What To Do When Your Client Steals Your Content

Not too long ago, I found myself in a conversation with a deeply troubled client. This client had poured their heart and soul into their course, only to find out that a client had republished portions of her content to sell as their own!


What struck me was that this was not an isolated incident. Lately, I've observed a troubling trend in my practice: some of the most serious copyright infringement cases I've handled have been committed by clients of my clients. 


Just imagine if you had spent months or even years developing your course framework and then, one day, while browsing social media or the internet, you stumble the EXACT same framework (or something virtually identical) being showcased as the brainchild of a former client. It's a scenario that too many coaches and course creators can relate to, and it stings. What's worse? Very often, this infringement is perpetrated by someone who had inside access to your work and who you trusted, but who turns out to be a trojan horse in your business.


So, what can you do to protect yourself from being in this situation and, if it happens, what should you do next?


Understanding Copyright vs. Proprietary Information

Before we delve into the strategies for protecting your intellectual property, we need to understand the difference between copyright and proprietary information. Copyright safeguards creative works such as books, articles, or online courses, provided they are fixed and tangible medium. Other types of IP, like exclusive coaching methodologies or confidential business processes, may not meet the criteria for copyright protection. Instead, they can be safeguarded through contractual agreements, recognizing them as proprietary information.


Now that we have that straight, how do you protect yourself?

1. Educate Your Clients

Proactive prevention is your first line of defense. It's imperative to ensure that your clients are well-informed about the proper and permissible use of materials to which they gain access. Clearly articulate usage restrictions, licensing agreements, and the potential consequences of unauthorized reproduction or distribution.

2. Register Copyrights

For substantial works like books, online courses, or unique coaching frameworks, consider formal copyright registration through the U.S. Copyright Office. Registration enhances your legal standing in cases of infringement and facilitates claims for statutory damages, offering a robust layer of protection.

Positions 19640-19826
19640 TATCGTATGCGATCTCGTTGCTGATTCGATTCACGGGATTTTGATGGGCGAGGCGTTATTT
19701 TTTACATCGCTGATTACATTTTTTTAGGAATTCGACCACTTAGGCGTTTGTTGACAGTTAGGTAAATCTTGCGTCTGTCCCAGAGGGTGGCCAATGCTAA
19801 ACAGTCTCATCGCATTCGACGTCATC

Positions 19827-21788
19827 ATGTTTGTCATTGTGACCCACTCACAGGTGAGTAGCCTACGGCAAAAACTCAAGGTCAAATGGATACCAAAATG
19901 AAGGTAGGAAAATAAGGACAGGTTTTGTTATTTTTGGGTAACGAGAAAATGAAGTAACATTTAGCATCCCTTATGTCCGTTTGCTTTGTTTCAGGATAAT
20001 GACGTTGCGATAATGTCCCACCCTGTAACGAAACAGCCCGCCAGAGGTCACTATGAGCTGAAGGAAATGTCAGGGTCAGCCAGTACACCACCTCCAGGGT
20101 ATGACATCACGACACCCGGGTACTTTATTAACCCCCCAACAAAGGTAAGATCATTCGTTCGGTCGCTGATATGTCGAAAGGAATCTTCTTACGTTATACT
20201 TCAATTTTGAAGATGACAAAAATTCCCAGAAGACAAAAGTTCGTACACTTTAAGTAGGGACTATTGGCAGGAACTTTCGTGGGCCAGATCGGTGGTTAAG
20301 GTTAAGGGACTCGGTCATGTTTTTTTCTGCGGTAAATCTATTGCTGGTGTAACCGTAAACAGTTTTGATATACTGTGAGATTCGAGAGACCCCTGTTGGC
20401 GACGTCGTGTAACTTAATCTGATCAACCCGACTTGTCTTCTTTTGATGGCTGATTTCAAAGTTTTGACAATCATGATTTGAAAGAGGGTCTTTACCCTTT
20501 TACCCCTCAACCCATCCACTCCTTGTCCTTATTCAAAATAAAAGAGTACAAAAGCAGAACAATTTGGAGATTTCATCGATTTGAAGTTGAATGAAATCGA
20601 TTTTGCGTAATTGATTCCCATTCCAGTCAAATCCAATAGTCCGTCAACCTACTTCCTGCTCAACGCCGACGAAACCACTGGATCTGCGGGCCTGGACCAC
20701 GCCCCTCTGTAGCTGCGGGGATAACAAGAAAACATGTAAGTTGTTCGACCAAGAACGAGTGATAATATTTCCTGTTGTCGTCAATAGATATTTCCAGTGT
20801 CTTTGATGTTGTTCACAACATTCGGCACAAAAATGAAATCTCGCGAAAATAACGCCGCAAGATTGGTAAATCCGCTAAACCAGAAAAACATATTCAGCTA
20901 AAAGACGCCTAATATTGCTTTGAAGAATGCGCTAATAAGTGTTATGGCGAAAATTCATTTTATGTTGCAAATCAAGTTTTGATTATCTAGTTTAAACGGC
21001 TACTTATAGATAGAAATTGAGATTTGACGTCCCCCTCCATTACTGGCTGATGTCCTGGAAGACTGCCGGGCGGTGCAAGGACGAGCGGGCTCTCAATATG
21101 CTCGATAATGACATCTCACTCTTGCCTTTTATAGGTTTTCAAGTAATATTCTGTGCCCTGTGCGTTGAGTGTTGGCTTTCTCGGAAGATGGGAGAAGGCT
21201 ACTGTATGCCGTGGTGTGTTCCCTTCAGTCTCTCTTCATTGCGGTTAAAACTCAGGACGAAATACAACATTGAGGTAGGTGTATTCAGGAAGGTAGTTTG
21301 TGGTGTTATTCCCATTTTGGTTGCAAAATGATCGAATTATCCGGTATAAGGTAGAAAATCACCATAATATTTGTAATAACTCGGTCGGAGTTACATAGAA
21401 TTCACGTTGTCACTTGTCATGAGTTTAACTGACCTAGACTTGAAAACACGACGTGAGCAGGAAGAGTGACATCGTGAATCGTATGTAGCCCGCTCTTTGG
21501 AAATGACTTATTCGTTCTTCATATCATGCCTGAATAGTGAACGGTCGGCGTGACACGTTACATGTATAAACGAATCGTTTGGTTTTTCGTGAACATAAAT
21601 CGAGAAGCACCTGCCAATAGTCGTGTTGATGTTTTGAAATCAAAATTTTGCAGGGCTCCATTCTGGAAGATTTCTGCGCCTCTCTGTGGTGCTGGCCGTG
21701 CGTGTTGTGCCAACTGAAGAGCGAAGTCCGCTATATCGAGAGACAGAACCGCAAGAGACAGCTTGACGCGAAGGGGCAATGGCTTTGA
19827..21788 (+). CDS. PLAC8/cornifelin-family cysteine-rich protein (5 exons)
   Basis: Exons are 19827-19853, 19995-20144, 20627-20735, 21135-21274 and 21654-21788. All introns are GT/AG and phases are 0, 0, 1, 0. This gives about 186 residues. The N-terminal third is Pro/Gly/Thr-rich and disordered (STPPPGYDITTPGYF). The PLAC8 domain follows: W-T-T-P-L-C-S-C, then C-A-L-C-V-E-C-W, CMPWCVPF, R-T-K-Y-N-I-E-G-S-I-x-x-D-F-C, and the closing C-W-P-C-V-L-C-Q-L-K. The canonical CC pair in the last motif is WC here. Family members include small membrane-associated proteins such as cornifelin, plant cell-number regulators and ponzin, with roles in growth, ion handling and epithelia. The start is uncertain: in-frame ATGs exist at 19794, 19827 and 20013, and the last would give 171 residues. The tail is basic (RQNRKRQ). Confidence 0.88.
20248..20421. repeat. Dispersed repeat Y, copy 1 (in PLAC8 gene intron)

3. Draft Comprehensive Contracts

In your client agreements, incorporate explicit and meticulously crafted clauses that delineate ownership and usage rights concerning the intellectual property you provide. These contractual provisions should leave no room for ambiguity, ensuring that your clients acknowledge and accept these terms without reservation.


4. Seek Legal Counsel

An experienced copyright attorney can guide you through the process of copyright registration, and , if you have experienced infringement, issue a cease-and-desist letter, negotiate with infringing parties, and, if necessary, litigate the issue on your behalf.

Your intellectual property is more than just a collection of words, ideas, or concepts; it is a testament to your dedication, expertise, and innovation. While the risk of intellectual property infringement cannot be entirely eradicated, the steps outlined above — educating clients, pursuing copyright registration, crafting robust contractual agreements, vigilant monitoring, and seeking legal counsel — can significantly mitigate your exposure to copyright infringement.

If you would like to discuss proactively protecting your intellectual property or what you should do if you've run into the unfortunate situation of a former client, or anyone else, claiming your intellectual property as their own, please book a complimentary consultation with our team.